Eventually Dona lands in remote Navron, looking for peace of mind in its solitary woods and hidden creeks. She finds the passion her spirit craves in the love of a daring French pirate who is being hunted by all of Cornwall.

This was my first foray into this author’s books and I was not disappointed. Despite the fact that in the end the book did not blow me away, I really enjoyed the writing.

Our main character Dona is multifaceted and is neither good nor bad, but somewhere in between, with her desire for adventure getting her into trouble. You could feel how she was torn between the life she had and the life she longed she had. Sometimes I found her incredibly selfish, but I always understood her reasons.

I did feel the rest of the cast of characters were somewhat underdeveloped and much more could have been done with them. Of course this kept the focus on our main character, but I kind of wanted a bit more from the novel in that respect.

The plot and the ending were somewhat predictable, but overall I enjoyed this one and made me want to read more Du Maurier in the near future. I guess starting with one of her lesser known books was not a bad thing. I have all those amazing books to look forward to.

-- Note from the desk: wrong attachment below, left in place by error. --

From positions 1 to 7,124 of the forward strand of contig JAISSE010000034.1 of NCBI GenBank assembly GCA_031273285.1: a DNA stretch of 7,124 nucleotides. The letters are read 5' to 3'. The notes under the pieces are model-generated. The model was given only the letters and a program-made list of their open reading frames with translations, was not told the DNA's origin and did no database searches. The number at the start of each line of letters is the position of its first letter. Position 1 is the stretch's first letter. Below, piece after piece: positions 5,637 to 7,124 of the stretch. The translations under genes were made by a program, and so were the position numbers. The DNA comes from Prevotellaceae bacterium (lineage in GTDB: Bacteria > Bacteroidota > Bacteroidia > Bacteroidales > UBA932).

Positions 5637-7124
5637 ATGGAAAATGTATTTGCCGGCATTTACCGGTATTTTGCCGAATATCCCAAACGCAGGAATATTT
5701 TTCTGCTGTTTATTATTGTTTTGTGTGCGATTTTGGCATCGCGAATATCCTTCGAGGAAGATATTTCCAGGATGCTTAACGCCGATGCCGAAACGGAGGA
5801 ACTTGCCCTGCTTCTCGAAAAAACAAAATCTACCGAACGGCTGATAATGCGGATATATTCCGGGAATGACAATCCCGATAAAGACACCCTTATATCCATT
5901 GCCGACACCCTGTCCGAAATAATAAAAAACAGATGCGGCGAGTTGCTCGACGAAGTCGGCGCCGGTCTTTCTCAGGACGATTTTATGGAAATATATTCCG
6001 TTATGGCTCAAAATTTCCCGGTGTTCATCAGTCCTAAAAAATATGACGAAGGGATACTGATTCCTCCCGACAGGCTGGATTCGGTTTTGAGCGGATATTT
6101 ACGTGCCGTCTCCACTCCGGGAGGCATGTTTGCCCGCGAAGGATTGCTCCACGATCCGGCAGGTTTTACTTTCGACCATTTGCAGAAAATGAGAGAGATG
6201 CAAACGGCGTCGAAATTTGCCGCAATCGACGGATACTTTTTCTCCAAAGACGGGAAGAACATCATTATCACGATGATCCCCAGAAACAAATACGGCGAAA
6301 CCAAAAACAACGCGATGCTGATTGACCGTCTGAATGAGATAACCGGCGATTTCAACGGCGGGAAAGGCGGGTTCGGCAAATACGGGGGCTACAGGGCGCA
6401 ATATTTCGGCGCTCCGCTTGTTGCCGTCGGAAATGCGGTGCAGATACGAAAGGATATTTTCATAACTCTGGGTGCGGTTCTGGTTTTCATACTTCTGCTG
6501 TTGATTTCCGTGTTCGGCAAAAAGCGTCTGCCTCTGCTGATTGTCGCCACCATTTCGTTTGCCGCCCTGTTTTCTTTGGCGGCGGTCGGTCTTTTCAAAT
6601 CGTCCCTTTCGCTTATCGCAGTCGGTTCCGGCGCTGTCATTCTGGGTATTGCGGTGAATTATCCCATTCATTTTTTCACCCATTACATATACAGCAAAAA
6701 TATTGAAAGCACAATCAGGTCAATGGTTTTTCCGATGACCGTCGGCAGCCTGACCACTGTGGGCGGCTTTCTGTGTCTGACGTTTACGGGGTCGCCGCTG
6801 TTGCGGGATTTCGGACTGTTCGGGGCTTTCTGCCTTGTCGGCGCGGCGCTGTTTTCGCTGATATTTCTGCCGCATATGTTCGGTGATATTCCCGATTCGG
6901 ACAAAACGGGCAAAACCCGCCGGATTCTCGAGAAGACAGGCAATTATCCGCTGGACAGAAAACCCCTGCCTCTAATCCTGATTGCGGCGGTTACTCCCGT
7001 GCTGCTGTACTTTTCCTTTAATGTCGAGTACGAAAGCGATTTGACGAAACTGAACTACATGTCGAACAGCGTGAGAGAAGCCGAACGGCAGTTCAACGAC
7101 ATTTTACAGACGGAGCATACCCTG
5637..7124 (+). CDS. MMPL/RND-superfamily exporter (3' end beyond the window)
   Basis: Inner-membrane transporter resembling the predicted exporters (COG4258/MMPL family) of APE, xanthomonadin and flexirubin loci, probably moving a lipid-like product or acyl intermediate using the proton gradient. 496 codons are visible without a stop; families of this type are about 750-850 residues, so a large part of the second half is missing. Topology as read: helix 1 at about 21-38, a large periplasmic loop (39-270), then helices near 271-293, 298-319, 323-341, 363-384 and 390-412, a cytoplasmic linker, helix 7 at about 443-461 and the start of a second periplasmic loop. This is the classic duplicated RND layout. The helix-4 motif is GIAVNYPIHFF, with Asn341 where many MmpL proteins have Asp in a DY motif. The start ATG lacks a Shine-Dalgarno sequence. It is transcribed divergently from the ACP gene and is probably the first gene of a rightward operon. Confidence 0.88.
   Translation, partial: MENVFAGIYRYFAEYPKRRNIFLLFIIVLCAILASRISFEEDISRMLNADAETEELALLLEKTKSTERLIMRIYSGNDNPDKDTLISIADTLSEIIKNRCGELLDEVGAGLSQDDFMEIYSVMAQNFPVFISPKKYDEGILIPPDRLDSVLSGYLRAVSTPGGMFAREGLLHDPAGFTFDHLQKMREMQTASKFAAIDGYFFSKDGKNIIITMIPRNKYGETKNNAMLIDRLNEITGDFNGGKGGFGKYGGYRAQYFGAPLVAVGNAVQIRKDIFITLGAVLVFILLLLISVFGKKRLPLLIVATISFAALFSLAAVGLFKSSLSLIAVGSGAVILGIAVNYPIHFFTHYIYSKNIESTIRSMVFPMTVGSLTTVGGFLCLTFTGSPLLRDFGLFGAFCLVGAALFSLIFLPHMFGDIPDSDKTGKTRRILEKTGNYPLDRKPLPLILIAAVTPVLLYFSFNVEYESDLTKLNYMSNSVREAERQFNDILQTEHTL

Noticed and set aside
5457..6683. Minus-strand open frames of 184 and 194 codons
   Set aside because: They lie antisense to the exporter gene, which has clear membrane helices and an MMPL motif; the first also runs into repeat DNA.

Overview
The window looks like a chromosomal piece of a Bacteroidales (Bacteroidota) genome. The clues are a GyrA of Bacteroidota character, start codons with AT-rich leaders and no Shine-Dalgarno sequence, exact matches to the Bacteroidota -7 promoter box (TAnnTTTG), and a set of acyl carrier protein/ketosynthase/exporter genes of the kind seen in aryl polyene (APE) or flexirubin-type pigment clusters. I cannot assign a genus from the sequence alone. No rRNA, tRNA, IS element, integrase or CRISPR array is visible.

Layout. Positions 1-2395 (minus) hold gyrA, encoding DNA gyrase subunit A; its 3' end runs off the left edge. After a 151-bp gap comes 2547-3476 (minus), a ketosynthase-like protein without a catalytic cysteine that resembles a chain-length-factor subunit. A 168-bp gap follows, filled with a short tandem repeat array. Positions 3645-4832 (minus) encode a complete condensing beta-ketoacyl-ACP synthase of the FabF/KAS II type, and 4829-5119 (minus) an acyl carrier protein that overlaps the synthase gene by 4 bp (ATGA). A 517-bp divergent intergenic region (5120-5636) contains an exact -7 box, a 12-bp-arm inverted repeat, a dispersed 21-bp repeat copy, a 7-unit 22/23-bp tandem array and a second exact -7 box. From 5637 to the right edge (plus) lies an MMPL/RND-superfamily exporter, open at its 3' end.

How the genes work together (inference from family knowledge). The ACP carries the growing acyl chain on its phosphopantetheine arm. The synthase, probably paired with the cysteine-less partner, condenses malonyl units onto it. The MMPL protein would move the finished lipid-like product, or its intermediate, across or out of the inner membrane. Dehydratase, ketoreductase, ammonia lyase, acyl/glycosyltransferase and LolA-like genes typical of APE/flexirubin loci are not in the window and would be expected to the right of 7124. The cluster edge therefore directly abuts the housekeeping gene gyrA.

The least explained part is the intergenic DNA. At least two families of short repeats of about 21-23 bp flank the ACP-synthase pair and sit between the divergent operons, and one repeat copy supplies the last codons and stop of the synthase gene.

5 out of 7 stars

Books · Reviews

Book Thoughts: Towers of Midnight (Robert Jordan & Brandon Sanderson)

Jordan, Robert - The Wheel of Time 13 Towers of Midnight (with Brandon Sanderson)

★★★★★★☆

Title: Towers of Midnight (The Wheel of Time #13)
Author: Robert Jordan & Brandon Sanderson
Genre: Fiction / Fantasy
First published: 2010
Edition: mass market paperback, published in 2011 by Orbit

The sun has begun to set upon the Third Age.

Perrin Aybara is now hunted by specters from his past: Whitecloaks, a slayer of wolves, and the responsibilities of leadership. All the while, an unseen foe is slowly pulling a noose tight around his neck. To prevail, he must seek answers in Tel’aran’rhiod and find a way–at long last–to master the wolf within him or lose himself to it forever